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Electric and expansive.

This poetry collection celebrates more than 20 years of students’ writing from Chicago’s Oak Park and River Forest High School Spoken Word Club.

Since its founding by Kahn in 1999, the OPRFHS Spoken Word Club has inspired its members, who have won numerous accolades, published their work in prestigious journals, and studied creative writing at top universities. Collected here are dozens of poems by former members of the club, curated by groundbreaking poets Abdurraqib, Choi, Kahn, and Sullivan. The poems are organized by theme, starting with the localized “Notes From Here,” which offers meditations on Chicago’s uniquely complicated landscape, and ending with the haunting section of “Survival Tactics,” which showcases the resilience that develops in the face of hardship. The young poets featured in these pages hold nothing back, spilling their souls into spellbinding odes to pain, hope, and justice and delving into intensely personal subject matter: Asia Calcagno writes of being born in “A conditional war zone—a consequence / of blessings”; Vann Harris imagines raising a mixed-race child and muses on the violent legacy of slavery: “For my proverbial daughter’s father, I am / a mantelpiece. A feast. A storehouse for his seed”; RC Davis laments a funeral where “these words will buzz around the room: / Sister. Granddaughter. Young woman./ No one will use they/them pronouns in my eulogy.” The variety of content, poetic styles, and perspective ensures broad appeal.

Electric and expansive. (about the club, contributor credits) (Poetry. 12-18)

Pub Date: Feb. 1, 2022

ISBN: 978-0-593-22681-0

Page Count: 176

Publisher: Penguin Workshop

Review Posted Online: Nov. 15, 2021

Kirkus Reviews Issue: Dec. 1, 2021

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From the Pocket Change Collective series

Small but mighty necessary reading.

A miniature manifesto for radical queer acceptance that weaves together the personal and political.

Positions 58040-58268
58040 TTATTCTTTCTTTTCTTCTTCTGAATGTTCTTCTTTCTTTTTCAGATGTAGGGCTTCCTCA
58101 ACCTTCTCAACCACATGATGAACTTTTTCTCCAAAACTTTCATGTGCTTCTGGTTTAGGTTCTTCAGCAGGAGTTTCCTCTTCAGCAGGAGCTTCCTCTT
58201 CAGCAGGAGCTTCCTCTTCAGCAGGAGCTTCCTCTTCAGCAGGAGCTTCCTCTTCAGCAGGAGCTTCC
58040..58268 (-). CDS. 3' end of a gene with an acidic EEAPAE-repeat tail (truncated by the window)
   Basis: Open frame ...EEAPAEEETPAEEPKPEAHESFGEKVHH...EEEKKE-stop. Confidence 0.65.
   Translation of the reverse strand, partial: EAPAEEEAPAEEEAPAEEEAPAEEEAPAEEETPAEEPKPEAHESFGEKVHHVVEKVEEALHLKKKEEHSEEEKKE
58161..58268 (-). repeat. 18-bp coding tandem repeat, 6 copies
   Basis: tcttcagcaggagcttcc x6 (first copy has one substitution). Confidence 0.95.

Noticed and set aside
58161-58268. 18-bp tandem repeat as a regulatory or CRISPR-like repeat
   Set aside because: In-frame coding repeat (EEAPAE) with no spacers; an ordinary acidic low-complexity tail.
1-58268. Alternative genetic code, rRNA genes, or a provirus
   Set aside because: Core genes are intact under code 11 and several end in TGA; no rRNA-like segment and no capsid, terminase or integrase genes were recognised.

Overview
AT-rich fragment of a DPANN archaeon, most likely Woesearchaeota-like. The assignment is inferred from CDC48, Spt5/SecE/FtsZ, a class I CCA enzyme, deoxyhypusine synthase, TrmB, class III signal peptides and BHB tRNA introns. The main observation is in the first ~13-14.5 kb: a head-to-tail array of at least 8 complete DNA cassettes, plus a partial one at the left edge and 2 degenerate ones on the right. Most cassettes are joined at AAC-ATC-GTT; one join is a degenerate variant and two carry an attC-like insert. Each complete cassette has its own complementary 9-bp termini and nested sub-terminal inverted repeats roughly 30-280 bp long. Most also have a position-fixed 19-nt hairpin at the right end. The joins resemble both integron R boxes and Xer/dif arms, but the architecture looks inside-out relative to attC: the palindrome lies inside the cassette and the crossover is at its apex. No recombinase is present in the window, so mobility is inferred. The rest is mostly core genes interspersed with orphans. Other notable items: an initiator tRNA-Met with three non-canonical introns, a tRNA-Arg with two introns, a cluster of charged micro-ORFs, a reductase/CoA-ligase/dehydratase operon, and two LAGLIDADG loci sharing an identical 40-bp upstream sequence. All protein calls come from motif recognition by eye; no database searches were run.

Eli, a cis gay white Jewish man, uses his own identities and experiences to frame and acknowledge his perspective. In the prologue, Eli compares the global Jewish community to the global queer community, noting, “We don’t always get it right, but the importance of showing up for other Jews has been carved into the DNA of what it means to be Jewish. It is my dream that queer people develop the same ideology—what I like to call a Global Queer Conscience.” He details his own isolating experiences as a queer adolescent in an Orthodox Jewish community and reflects on how he and so many others would have benefitted from a robust and supportive queer community. The rest of the book outlines 10 principles based on the belief that an expectation of mutual care and concern across various other dimensions of identity can be integrated into queer community values. Eli’s prose is clear, straightforward, and powerful. While he makes some choices that may be divisive—for example, using the initialism LGBTQIAA+ which includes “ally”—he always makes clear those are his personal choices and that the language is ever evolving.

Small but mighty necessary reading. (resources) (Nonfiction. 14-18)

Pub Date: June 2, 2020

ISBN: 978-0-593-09368-9

Page Count: 64

Publisher: Penguin Workshop

Review Posted Online: March 28, 2020

Kirkus Reviews Issue: April 15, 2020

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From the Pocket Change Collective series

Brief yet inspirational, this story will galvanize youth to use their voices for change.

Teen environmental activist and founder of the nonprofit Hannah4Change, Testa shares her story and the science around plastic pollution in her fight to save our planet.

Testa’s connection to and respect for nature compelled her to begin championing animal causes at the age of 10, and this desire to have an impact later propelled her to dedicate her life to fighting plastic pollution. Starting with the history of plastic and how it’s produced, Testa acknowledges the benefits of plastics for humanity but also the many ways it harms our planet. Instead of relying on recycling—which is both insufficient and ineffective—she urges readers to follow two additional R’s: “refuse” and “raise awareness.” Readers are encouraged to do their part, starting with small things like refusing to use plastic straws and water bottles and eventually working up to using their voices to influence business and policy change. In the process, she highlights other youth advocates working toward the same cause. Short chapters include personal examples, such as observations of plastic pollution in Mauritius, her maternal grandparents’ birthplace. Testa makes her case not only against plastic pollution, but also for the work she’s done, resulting in something of a college-admissions–essay tone. Nevertheless, the first-person accounts paired with science will have an impact on readers. Unfortunately, no sources are cited and the lack of backmatter is a missed opportunity.

Brief yet inspirational, this story will galvanize youth to use their voices for change. (Nonfiction. 12-18)

Pub Date: Oct. 13, 2020

ISBN: 978-0-593-22333-8

Page Count: 64

Publisher: Penguin Workshop

Review Posted Online: July 26, 2020

Kirkus Reviews Issue: Aug. 15, 2020

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